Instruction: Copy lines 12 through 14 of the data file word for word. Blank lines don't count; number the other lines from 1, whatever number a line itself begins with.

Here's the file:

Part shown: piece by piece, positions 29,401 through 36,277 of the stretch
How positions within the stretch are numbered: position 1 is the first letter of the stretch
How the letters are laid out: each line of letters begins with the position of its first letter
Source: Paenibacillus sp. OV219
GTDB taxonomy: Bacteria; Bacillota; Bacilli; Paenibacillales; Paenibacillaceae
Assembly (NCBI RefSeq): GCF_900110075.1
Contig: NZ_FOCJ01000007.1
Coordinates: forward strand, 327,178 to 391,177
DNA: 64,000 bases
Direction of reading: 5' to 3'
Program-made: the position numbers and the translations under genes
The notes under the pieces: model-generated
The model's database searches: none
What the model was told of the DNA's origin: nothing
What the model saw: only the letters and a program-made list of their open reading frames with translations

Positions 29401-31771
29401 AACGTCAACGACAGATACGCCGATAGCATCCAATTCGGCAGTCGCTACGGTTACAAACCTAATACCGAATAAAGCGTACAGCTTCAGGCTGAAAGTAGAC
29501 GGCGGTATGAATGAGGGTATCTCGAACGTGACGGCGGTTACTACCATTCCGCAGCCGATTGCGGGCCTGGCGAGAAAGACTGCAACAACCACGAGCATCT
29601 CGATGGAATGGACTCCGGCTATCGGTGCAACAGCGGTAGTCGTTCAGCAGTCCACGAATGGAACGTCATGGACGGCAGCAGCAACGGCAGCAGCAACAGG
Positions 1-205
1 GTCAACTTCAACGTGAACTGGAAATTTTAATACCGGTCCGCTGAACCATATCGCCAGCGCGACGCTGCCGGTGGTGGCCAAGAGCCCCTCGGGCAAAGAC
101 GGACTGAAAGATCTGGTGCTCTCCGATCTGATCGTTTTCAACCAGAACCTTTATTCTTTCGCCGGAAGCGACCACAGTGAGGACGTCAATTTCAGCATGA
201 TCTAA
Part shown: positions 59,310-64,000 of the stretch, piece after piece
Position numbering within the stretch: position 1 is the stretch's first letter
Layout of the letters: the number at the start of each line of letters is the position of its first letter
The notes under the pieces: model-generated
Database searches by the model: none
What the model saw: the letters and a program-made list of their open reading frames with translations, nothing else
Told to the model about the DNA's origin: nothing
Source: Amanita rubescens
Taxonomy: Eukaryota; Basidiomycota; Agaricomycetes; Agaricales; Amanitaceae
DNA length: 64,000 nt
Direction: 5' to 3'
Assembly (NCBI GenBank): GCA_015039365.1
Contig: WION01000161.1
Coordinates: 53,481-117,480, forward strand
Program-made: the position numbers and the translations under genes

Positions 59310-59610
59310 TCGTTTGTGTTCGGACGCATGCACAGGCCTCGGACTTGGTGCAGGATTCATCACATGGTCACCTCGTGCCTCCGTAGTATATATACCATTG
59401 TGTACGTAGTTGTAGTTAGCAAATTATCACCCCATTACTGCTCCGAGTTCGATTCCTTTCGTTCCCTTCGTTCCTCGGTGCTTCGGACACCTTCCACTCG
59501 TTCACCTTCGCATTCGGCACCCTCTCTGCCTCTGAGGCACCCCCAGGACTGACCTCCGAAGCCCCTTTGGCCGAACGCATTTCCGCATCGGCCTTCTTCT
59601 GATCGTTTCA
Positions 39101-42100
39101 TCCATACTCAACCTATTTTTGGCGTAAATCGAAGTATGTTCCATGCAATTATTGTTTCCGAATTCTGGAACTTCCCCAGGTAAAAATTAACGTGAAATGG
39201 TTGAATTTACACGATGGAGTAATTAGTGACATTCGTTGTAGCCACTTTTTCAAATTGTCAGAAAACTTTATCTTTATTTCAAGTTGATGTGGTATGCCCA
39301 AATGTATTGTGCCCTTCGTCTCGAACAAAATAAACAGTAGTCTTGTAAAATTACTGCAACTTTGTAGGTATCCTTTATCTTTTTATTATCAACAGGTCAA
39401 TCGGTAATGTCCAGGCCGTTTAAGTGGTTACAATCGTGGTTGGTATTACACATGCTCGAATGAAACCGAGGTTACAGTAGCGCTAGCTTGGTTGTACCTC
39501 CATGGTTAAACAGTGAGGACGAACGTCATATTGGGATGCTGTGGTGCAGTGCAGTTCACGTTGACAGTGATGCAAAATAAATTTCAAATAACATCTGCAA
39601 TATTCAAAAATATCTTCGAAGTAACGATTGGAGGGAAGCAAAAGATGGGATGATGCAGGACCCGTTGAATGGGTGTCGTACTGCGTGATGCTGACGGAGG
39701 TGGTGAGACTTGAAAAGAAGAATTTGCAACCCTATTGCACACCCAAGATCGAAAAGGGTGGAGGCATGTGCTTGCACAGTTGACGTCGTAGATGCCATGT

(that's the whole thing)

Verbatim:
The notes under the pieces: model-generated
The model's database searches: none
What the model was told of the DNA's origin: nothing